By Donny Kwok
HONG KONG, March 18 (Reuters) - China’s largest hypermarket chain, Sun Art Retail Group Ltd, said on Monday it plans to open more than 50 new stores in China this year as it increasingly taps growth in less developed cities.
Sun Art’s expansion comes as foreign rivals such as Carrefour SA and Wal-Mart Stores Inc. have shut down stores in China, while other retailers such as Britain’s Tesco Plc and Germany’s Metro AG are slowing their mainland growth plans.
“Sun Art’s same-store sales growth has consistently outperformed its peers,” Nice Wang, an analyst from Yuanta Securities, wrote in a research note.
“Effective cost controls have limited the margin dilution effects from new store openings,” Wang said.
Sun Art, a joint venture between Taiwan conglomerate Ruentex Group and privately held French retailer Groupe Auchan SA , said it aimed to boost its market share this year by 0.5 percentage points from 13.6 percent at the end of 2012.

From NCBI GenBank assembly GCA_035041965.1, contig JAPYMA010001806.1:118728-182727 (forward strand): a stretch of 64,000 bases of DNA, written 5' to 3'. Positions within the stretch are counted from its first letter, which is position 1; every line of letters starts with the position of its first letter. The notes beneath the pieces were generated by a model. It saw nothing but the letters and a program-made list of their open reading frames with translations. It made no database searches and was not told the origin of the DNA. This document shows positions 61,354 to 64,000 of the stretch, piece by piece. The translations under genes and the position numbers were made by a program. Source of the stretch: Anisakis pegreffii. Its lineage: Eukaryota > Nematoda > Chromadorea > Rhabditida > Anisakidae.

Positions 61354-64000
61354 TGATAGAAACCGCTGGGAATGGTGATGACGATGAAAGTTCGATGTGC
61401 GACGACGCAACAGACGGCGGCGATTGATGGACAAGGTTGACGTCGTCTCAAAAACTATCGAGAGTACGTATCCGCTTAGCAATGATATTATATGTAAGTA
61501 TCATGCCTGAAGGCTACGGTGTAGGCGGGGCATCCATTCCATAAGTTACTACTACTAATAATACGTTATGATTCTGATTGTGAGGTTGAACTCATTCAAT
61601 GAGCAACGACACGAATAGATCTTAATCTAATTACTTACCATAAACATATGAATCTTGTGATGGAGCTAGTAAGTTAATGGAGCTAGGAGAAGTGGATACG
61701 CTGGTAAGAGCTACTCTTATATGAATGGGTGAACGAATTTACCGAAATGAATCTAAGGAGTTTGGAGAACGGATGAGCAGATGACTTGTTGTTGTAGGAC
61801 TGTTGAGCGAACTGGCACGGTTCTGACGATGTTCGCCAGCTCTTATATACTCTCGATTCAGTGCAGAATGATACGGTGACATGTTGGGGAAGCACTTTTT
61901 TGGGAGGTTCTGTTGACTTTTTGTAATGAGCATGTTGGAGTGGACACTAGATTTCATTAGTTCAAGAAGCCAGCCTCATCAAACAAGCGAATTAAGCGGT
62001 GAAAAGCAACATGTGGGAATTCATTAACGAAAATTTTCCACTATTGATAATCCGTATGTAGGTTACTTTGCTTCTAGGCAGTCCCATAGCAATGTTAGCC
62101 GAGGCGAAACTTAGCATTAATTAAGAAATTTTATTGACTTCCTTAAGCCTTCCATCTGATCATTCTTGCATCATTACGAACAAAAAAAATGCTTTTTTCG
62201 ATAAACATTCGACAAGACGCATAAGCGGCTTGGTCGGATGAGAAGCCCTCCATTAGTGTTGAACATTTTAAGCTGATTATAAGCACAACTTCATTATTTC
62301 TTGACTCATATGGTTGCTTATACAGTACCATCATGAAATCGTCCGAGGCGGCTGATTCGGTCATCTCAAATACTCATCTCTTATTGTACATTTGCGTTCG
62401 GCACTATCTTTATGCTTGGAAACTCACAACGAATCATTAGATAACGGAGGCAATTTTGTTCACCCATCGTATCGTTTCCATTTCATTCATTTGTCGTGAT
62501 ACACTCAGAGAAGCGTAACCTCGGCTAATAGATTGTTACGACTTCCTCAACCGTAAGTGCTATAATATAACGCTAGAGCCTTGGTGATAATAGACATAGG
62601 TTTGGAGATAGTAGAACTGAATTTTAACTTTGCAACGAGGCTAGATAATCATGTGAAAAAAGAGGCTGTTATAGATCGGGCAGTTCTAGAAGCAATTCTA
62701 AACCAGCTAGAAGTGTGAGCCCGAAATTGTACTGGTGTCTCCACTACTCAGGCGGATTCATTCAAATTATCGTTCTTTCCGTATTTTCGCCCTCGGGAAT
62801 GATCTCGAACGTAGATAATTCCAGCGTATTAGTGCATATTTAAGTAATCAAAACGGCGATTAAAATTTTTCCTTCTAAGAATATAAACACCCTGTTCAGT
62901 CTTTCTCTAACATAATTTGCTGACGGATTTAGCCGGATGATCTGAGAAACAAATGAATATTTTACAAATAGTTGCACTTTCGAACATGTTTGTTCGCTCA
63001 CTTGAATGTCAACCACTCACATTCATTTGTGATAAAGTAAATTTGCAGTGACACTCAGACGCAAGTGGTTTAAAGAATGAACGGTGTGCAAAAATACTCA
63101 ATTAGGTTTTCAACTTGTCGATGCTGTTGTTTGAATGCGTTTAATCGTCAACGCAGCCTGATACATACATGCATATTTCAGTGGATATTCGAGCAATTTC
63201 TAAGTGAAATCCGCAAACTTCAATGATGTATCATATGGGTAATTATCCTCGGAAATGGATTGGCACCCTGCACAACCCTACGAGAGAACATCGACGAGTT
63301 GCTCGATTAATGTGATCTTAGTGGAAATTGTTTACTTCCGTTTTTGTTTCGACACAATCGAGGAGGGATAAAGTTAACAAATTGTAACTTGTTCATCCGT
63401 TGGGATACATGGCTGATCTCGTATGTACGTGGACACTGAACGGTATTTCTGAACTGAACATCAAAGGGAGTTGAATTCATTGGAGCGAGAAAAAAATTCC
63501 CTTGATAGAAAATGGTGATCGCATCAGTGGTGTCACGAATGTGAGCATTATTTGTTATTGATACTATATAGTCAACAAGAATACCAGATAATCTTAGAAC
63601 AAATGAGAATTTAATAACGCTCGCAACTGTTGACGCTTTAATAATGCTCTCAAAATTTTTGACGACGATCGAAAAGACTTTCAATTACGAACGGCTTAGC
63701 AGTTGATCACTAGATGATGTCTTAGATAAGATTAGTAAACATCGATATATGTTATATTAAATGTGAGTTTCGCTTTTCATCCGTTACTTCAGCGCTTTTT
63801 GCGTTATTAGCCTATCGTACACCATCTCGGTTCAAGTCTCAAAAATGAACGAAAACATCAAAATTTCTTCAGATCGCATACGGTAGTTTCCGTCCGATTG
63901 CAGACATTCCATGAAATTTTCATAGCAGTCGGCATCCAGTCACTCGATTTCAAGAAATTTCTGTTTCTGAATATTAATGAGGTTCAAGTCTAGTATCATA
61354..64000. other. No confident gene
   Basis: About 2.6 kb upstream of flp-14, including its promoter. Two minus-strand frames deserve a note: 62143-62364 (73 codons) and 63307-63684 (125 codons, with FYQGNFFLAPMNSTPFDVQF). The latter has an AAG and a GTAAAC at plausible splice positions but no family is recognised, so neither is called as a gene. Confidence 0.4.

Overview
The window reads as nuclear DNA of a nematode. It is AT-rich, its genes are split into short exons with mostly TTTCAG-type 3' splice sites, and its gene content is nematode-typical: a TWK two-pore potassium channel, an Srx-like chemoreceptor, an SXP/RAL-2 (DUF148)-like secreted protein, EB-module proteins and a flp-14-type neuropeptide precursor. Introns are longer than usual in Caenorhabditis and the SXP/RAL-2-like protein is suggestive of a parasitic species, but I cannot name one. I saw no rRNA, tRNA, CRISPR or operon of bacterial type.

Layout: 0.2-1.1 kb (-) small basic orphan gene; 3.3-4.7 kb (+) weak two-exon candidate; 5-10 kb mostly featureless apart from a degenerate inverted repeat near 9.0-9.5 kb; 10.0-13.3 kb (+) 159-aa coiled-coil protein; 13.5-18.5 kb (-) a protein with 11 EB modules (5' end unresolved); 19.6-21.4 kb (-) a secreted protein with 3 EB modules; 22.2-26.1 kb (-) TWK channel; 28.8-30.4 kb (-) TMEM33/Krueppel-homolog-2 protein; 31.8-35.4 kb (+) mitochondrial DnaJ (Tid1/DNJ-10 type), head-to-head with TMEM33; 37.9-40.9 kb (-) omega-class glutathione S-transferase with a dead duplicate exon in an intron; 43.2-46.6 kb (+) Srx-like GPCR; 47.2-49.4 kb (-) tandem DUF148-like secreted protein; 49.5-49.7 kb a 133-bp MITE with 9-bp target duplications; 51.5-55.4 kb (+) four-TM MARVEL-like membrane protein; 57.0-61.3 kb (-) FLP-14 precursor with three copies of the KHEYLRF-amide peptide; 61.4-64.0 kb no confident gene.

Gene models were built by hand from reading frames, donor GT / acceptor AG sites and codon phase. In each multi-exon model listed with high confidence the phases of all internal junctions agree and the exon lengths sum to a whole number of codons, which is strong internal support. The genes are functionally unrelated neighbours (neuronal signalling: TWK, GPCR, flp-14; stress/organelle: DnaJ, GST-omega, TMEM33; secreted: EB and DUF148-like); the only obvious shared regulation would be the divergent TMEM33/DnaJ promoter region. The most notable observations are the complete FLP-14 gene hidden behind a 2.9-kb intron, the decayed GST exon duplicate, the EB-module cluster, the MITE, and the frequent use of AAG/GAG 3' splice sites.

“We aim to open more than 50 stores in China this year, with a similar pace in the next few years,” Peter Huang, Sun Art’s executive director, told a news conference.
China’s hypermarket industry will be valued at 911 billion yuan in 2015, and the industry is seen expanding at a compound annual growth rate of 15.4 percent between 2010 and 2015, Yuanta Securities said.
Hong Kong-listed Sun Art entered the China market in 1998, three years after Wal-Mart, but overtook the U.S. behemoth in 2010 and has extended its lead since.
Sun Art opened 43 new hypermarkets last year, bringing its total to 273 hypermarkets in mainland China at the end of 2012.
On Sunday, Sun Art posted a 50.6 percent rise in its 2012 net profit due to retail network expansion into lower-tier Chinese cities even as an economic slowdown weighed on consumer demand.
The company, which sells mostly food, groceries and home appliances at its hypermarkets, said at an earnings press conference on Monday it aims to achieve same store sales growth of China inflation, plus 2 percentages this year.
The company’s shares were down 3.7 percent at the midday break on Monday, a day after the earnings were announced, lagging a 2 percent drop in the benchmark Hang Seng Index .